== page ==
Jharia is the only place in India where coking coal, which is essential for steel manufacturing, is available. With the increasing demand for steel, the government wants to increase the production by introducing modern technology, a reason it wants private companies to be involved. Verma cited it to refute Indira Gandhi's nationalisation policy. In fact, he said, many private companies used advanced techniques even in the 1950s and 60s.
Jharia is a mess now. Lakhs of people are suffering from the burning mines. Experts attribute the fire to the open cast mining practised by Bharat Coking Coal Limited, a subsidiary of Coal India, which owned all mines in Jharia after nationalisation. “What did you get out of nationalisation then? The entire belt is filled with coal mafia. Poor people are suffering from coal fire and a raw deal from the policy of displacement. The people from whom mines were snatched turned poor overnight. This is the story of resurgent India. The current prime minister is no exception to his predecessors. His policy of giving back money from coal auction will not help the people here anyway,” said Ashok Agarwal, president of Jharia Coal Bachao Samity, which fights for alternative employment for the displaced people.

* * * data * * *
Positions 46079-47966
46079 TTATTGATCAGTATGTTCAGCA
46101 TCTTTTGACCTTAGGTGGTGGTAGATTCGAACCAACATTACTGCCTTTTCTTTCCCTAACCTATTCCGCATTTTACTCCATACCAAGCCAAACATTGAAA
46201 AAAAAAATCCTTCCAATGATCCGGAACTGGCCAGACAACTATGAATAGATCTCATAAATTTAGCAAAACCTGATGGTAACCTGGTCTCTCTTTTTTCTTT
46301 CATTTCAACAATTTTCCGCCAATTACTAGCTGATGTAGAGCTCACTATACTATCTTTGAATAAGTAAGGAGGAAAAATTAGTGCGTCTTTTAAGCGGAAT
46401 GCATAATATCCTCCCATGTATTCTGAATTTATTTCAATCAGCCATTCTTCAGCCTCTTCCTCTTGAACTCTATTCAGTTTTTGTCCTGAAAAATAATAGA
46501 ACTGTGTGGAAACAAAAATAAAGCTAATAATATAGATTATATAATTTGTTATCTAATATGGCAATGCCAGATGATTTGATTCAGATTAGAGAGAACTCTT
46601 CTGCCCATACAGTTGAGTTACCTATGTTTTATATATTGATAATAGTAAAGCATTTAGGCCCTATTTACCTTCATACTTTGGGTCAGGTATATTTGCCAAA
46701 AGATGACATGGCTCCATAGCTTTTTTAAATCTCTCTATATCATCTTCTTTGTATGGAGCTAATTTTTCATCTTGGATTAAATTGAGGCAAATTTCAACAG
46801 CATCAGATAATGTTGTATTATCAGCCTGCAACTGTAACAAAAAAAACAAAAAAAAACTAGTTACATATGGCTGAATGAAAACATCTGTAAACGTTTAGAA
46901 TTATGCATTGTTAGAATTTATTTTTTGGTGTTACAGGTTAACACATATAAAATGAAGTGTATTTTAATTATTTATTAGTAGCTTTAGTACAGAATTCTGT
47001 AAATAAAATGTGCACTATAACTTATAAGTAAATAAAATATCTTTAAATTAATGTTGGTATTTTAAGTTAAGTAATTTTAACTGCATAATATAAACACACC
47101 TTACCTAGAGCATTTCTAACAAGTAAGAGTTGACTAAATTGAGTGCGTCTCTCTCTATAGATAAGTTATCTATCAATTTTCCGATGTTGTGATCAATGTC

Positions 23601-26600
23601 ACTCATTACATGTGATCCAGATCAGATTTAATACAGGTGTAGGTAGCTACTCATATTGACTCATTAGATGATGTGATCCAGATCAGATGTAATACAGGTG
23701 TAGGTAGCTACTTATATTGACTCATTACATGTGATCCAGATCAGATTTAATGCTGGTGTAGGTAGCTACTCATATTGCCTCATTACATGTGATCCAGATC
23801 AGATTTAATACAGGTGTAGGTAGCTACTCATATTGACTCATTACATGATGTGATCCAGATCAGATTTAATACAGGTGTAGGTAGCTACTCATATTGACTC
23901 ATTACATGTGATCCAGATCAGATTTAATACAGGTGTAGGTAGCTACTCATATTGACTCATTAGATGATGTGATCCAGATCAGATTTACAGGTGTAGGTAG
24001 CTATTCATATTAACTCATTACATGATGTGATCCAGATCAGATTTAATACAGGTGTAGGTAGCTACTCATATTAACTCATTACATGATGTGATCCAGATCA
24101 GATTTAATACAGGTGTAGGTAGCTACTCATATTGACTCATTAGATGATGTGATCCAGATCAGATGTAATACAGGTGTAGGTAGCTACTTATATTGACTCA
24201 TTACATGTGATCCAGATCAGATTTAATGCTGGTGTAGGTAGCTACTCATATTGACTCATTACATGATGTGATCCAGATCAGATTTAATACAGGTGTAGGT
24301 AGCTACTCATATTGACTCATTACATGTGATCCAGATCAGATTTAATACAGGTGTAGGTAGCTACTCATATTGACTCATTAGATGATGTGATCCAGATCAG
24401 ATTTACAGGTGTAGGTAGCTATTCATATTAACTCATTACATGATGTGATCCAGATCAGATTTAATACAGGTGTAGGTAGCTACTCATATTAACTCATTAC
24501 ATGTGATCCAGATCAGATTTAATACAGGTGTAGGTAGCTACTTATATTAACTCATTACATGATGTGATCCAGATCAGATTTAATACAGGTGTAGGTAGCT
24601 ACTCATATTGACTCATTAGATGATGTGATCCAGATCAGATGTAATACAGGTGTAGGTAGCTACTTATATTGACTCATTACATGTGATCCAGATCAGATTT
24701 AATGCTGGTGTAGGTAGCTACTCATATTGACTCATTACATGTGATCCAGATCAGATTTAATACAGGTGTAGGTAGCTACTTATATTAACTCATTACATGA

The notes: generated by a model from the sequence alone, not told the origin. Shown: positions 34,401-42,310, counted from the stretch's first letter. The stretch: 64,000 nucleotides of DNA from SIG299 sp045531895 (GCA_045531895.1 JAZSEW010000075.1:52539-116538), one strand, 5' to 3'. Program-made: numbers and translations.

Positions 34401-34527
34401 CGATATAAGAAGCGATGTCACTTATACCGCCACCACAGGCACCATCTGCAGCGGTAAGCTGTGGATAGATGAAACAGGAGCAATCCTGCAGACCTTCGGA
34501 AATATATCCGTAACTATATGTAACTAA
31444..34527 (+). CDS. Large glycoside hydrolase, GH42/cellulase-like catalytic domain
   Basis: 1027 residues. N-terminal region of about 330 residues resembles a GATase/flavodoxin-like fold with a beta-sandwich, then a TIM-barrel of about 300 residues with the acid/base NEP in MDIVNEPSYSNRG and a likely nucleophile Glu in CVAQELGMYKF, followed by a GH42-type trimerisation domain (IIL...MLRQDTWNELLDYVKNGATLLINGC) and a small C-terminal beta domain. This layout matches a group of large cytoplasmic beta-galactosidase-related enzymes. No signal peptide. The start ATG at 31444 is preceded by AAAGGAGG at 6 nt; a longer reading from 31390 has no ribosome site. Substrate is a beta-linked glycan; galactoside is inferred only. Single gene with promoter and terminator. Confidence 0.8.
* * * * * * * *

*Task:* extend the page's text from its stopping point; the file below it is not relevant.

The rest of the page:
Verma said nationalisation failed to do any good to the coal mines and the economy. “It did not increase the coal production or reduce the price of coal,” he said. “When we ran it, we were not allowed to increase the price set by the government. But, when the government took over, coal prices shot up 250 times,” he said. And, he, too, does not expect much from the Modi government. “Modi might want to do something. But, there are corrupt people who would not let him work,” he said.
People of Jharia still have not forgotten Verma's good old days. “Whenever he rides around on a scooter, we all look at him,” said local trader Darshan Singh. “What a fall.” The family could never stand on its feet after the nationalisation. Verma's father soon turned blind because of acute diabetes. “He did not remain with us for long,” said Verma. “I got a call from a Bollywood friend to join him. But, I could not go as I had to look after my mother. My brother went back to Calcutta and became a trader. Our bank accounts were frozen. The only story from our lives is we are surviving.”